Show Review: Spiritualized @ Emos (5/16)
I’d been looking forward to seeing Spiritualized for awhile now, ever since the show popped up on the calendar. I knew it would be a packed house, and it was pretty full over at Emos, which always has an upside and a downside.
You can read on for our thoughts on opener Nikki Lane and the headliner below….with the usual camera shots from Brian Gray.
I’ve been pleasantly pleased with the work of opener Nikki Lane, but I was really suprised to see her come to the stage solo, as the majority of her recordings have a full band or at least some other accompaniment. Stripped bare, musically speaking, I think Ms. Lane really outdid herself. Her spot on this tour defnitely has a fitting role, seeing as Spiritualized‘s music has lately been a bit obsessed with American gospel/country. The Nashville songstress played a nice quiet set that showed the strenght of her vocals, her clever deprecating lyrics and an amazing pair of eyes. I enjoyed the fact that her performance had her alone, giving her the impression of an old-school Nashville performer. Those that stopped talking long enough to watch Nikki were definitely treated to a great opening act.
Photo Guy’s Note: Another night where I enjoyed the opener more than the headliner. People, go to shows early. Discover something new.
My anticpation for the musical entree was quite high, and perhaps too high looking back now. Easy adjectives to place on the show would be overwhelmed, or its opposite, underwhelmed, but I found myself somewhere in the middle. Opening with “Hey Jane” from Sweet Hear Sweet Light was a nice choice, introducing us to the back-up singers, but it sort of illustrated the lopsided affair. First, I hated the stage set-up; it’s just a personal opinion, but a frontman shouldn’t be on the side of the stage, unless he’s sharing vocals with the rest of the band (he wasn’t). Second, the video work was reminiscent of those odd scenes in Tree of Life was a bit much…I can see how it accompanies the music, but I hated that movie, and I hate those sorts of videos. That being said, I love a lot of the tracks, like the one mentioned above, they just feel like more intimate songs I enjoy on my own. It could have been ruined by the throngs of people who insisted upon talking for the duration of the evening (I hate you people, really).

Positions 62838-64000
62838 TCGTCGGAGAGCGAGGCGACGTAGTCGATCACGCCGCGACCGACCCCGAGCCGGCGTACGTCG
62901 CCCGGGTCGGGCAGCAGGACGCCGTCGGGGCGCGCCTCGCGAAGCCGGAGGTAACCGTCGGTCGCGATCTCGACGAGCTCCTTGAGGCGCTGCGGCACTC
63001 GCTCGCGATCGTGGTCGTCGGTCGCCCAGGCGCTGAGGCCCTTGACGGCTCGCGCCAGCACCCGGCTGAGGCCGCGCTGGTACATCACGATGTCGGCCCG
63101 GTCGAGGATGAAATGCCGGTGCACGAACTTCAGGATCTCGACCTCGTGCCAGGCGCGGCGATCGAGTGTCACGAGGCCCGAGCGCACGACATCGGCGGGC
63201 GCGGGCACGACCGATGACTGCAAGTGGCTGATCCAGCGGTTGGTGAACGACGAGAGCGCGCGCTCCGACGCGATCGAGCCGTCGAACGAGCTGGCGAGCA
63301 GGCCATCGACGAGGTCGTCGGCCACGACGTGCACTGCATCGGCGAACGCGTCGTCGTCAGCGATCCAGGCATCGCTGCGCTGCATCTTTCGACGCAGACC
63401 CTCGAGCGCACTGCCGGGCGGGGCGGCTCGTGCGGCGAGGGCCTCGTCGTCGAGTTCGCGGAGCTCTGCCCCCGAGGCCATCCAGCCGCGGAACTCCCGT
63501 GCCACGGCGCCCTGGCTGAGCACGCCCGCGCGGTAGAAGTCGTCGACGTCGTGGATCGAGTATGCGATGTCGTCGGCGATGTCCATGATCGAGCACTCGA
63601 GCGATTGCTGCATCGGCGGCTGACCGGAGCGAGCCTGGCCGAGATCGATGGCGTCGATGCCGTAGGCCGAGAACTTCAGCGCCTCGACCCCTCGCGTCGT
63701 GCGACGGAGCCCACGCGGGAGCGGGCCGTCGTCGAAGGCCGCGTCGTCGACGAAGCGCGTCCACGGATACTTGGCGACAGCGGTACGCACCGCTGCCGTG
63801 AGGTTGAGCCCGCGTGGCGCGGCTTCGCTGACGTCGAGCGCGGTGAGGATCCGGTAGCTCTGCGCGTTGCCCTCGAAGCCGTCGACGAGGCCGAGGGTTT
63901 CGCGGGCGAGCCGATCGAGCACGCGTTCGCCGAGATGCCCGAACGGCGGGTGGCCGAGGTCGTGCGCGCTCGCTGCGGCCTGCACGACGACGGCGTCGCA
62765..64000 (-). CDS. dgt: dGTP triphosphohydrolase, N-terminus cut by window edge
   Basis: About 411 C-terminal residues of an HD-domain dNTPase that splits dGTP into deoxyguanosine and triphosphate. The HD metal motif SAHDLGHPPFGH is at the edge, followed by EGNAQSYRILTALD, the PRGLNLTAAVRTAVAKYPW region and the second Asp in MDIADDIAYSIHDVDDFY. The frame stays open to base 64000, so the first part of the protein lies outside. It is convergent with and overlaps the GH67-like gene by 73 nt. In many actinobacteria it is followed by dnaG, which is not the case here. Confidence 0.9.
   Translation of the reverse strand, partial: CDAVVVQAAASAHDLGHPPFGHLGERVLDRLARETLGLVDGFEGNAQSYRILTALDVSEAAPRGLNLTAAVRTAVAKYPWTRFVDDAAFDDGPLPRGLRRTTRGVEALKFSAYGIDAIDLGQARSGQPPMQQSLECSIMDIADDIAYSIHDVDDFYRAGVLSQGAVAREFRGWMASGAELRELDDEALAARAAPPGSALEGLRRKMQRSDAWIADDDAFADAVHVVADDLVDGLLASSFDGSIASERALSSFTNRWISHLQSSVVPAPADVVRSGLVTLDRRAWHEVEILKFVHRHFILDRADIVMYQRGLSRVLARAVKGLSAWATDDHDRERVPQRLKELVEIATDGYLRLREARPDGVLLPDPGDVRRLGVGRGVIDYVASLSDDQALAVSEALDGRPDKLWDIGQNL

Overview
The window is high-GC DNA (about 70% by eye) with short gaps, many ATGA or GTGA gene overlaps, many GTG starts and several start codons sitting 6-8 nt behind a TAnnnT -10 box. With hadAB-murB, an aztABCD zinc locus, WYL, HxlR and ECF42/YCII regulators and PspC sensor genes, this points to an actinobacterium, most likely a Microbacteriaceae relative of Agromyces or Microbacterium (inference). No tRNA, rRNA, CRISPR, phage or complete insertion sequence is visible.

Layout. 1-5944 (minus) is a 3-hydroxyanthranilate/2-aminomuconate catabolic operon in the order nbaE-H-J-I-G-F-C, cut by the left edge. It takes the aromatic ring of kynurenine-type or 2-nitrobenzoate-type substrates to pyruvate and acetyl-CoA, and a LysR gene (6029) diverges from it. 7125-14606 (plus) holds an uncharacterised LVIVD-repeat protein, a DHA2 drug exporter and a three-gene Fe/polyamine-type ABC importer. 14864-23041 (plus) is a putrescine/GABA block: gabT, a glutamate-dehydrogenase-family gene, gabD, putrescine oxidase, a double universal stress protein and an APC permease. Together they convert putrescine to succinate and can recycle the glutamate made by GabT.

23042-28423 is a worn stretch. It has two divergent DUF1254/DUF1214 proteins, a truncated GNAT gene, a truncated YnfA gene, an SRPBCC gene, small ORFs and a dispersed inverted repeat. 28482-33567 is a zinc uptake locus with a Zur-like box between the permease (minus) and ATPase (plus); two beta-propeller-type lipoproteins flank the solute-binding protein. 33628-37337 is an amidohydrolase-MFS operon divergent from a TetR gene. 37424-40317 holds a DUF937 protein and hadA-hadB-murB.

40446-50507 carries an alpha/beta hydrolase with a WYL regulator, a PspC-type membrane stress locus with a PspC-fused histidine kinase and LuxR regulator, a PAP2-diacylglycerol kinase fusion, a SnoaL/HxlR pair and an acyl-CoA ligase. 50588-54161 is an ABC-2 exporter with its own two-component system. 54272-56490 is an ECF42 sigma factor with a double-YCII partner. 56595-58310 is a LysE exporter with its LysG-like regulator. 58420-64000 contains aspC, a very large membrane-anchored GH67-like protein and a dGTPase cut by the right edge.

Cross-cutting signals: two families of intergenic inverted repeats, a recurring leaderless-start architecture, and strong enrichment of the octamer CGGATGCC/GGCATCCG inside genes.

But, once “Soul on Fire” was displayed, I got exactly what I expected. Such a track set the mood for the latter half of the set, giving off more vibrant energy from both the audience and the band; it was the perfect connection. “Ladies and Gentleman We’re Floating In Space” seemed to be everyone’s favorite of the evening, and you could feel the energy rise in the giant room over at Emos. Personally, I dug the performance of a jam from the same album, “Come Together,” which definitely had a few people around me singing about “little Johnny.” This was the half of the set that would lead me to go with being overwhelmed…but I still couldn’t shake the early part of the night.
Yes, it sounded pretty good, at least if you were standing near the soundboard (feel like that room is just too big). Sure, the band can play, and that’s always exciting because a lot of people can’t pull things off as well in the live setting. I kept reflecting upon my life as a concert goer/music fanatic, and I thought of Spiritualized in terms of Jeff Mangum (odd comparison I know but bear with me for a second). I saw Jeff a few weeks ago, nearly cried, felt moved, and considered it one of the best performances by an invidual I’ve ever seen. With Jason Spaceman and crew, a band I love equally as much on record, it just didn’t go over quite as well. Parts of the evening were beautiful and beyond, but parts were lackluster. Still, I’d go seem them again in a heartbeat, just to catch that emphatic second half of the set.
There are a few more pics at the photo site…